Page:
Tuesday, September 8, 2009

Small Steps on the Path to Change

Some excellent advice from Robert Maurer, via Gretchen Rubin. Link here.

The question is simple: how do you motivate people to change and how do you get them to take the steps needed to effect that change?

Maurer, via Rubin, suggests that small steps, even steps that are small to the point of feeling inconsequential, are better than attempts at quick, radical change.

In his example, if you tell someone that she needs to do more exercise, you should not tell her to go out and find a trainer and start exercising thirty minutes a day.

This might be the goal, but if she tries to do it all at once it will disrupt her daily routines and feel like a trauma. Thus, she will recoil at such a drastic reorganization of her time.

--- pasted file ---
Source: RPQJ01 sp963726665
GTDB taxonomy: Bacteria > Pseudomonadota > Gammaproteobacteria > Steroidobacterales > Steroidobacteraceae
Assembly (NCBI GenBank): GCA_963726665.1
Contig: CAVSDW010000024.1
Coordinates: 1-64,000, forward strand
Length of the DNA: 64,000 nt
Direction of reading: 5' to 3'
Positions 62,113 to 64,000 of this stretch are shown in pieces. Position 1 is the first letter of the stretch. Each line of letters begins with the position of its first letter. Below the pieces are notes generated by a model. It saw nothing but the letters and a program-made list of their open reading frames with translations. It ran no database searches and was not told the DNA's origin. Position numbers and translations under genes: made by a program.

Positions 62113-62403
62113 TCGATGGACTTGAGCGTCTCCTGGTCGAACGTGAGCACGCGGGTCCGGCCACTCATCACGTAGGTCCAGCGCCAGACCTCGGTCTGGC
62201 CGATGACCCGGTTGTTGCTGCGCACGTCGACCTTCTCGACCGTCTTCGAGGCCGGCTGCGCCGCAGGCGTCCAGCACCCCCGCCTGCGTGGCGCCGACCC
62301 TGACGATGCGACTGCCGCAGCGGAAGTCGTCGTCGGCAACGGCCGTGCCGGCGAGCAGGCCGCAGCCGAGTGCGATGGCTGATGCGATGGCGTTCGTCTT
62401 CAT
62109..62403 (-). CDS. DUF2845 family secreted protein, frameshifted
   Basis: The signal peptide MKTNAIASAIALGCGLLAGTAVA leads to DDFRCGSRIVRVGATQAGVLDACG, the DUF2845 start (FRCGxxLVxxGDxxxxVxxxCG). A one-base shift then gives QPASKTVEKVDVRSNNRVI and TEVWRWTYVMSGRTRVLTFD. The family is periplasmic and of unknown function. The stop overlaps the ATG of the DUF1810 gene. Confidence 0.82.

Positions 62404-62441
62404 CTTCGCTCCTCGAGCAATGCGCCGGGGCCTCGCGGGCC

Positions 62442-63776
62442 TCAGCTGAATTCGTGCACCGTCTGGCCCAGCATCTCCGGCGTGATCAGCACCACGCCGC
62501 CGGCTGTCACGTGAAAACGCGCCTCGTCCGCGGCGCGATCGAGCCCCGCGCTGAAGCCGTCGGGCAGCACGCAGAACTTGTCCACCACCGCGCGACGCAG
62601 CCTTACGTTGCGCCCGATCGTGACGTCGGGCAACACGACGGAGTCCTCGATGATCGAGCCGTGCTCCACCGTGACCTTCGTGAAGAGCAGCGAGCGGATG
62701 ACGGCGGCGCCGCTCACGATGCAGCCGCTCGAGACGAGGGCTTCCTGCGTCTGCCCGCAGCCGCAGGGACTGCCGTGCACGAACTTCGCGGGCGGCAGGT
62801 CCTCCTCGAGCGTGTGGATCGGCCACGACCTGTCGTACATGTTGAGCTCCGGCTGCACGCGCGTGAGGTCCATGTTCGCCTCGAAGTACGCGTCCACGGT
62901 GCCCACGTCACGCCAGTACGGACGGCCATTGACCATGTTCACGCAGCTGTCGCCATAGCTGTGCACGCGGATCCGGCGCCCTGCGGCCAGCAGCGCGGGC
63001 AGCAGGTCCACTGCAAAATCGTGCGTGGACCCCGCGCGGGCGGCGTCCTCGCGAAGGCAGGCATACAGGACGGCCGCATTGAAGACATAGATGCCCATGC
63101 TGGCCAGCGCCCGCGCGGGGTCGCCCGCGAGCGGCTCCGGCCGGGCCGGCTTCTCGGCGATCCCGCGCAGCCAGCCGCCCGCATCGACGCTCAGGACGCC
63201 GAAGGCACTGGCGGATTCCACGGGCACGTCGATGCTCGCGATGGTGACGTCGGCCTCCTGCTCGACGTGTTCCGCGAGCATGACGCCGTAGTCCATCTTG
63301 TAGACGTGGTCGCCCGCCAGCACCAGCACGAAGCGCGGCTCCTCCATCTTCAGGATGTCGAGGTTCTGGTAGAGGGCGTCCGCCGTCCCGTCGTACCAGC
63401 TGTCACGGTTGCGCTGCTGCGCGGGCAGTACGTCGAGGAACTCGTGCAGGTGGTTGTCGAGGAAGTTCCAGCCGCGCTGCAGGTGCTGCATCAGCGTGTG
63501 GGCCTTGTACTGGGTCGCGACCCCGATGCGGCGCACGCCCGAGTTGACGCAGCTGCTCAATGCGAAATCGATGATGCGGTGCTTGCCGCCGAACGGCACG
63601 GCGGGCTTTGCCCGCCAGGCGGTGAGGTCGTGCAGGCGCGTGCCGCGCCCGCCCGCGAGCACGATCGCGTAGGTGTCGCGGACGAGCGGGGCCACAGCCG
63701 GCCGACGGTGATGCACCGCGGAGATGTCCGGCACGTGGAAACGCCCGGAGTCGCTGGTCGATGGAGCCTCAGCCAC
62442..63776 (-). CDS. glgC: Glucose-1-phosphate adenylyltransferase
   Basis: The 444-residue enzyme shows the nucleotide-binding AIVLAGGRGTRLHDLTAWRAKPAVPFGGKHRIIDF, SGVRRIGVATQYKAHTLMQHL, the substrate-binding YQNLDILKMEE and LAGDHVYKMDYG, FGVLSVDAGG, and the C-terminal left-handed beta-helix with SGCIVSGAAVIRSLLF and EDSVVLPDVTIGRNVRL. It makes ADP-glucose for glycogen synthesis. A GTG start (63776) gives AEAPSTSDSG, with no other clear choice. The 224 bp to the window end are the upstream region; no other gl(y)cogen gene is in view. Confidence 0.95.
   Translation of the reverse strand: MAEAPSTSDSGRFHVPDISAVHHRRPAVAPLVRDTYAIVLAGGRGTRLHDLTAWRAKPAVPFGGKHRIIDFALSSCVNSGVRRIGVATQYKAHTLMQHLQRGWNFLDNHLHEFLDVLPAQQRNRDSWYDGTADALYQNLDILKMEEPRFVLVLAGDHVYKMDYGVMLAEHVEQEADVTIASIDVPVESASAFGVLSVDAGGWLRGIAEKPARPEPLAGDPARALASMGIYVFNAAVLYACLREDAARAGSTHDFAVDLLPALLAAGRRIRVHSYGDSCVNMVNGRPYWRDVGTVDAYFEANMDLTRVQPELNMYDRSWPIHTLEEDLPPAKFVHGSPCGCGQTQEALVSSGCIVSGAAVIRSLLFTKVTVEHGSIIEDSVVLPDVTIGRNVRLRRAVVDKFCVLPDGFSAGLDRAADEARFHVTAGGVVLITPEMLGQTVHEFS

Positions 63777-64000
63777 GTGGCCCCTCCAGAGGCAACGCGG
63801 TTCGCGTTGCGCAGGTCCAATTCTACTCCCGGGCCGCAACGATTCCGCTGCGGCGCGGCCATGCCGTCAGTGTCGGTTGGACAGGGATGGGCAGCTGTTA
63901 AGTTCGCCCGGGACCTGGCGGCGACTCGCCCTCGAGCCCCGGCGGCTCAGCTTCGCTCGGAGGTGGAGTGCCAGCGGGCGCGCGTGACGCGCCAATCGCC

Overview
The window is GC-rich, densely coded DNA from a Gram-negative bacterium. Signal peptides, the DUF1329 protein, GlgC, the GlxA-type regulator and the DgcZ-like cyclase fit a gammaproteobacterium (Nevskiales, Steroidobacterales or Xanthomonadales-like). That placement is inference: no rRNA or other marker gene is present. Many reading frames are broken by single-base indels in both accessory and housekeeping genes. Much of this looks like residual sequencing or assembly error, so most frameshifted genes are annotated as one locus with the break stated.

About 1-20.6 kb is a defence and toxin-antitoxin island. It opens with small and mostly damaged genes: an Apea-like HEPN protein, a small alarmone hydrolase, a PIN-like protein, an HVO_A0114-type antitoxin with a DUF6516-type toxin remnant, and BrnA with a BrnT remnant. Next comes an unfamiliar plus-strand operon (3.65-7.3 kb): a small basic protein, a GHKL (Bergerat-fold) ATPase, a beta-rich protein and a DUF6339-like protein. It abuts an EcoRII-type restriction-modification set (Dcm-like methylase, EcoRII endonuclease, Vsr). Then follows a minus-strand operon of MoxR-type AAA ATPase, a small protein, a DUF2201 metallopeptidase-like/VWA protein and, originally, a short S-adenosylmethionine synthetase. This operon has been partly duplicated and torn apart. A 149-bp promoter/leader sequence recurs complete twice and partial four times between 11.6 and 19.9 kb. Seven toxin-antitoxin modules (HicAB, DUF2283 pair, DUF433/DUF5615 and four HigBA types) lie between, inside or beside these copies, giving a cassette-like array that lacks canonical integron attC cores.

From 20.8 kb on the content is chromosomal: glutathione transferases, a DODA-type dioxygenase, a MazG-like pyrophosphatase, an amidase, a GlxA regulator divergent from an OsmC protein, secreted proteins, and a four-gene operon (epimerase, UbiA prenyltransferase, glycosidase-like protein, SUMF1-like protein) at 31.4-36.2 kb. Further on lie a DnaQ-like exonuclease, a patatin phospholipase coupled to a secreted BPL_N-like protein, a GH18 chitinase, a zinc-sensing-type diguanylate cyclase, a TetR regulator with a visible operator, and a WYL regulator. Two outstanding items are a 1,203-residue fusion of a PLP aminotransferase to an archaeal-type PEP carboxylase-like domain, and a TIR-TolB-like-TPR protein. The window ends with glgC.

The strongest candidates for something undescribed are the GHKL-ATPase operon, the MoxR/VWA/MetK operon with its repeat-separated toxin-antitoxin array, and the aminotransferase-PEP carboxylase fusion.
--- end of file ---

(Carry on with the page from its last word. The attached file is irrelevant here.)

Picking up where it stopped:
Maurer's solution: ask her to march in place for one minute every day in front of the television. It is a easy to do, it does not interfere with any routines, and it is easily accomplished.

By following this piece of advice the woman took a small but consequential step toward better health.

How can we change bad habits or develop good ones? Rubin recommends that when you identify a goal or a challenge you push yourself to find the smallest step that will move you toward that goal.

It does not matter whether you achieve it today or next month or six years from now. If you have not taken steps in the right direction you will never get there.

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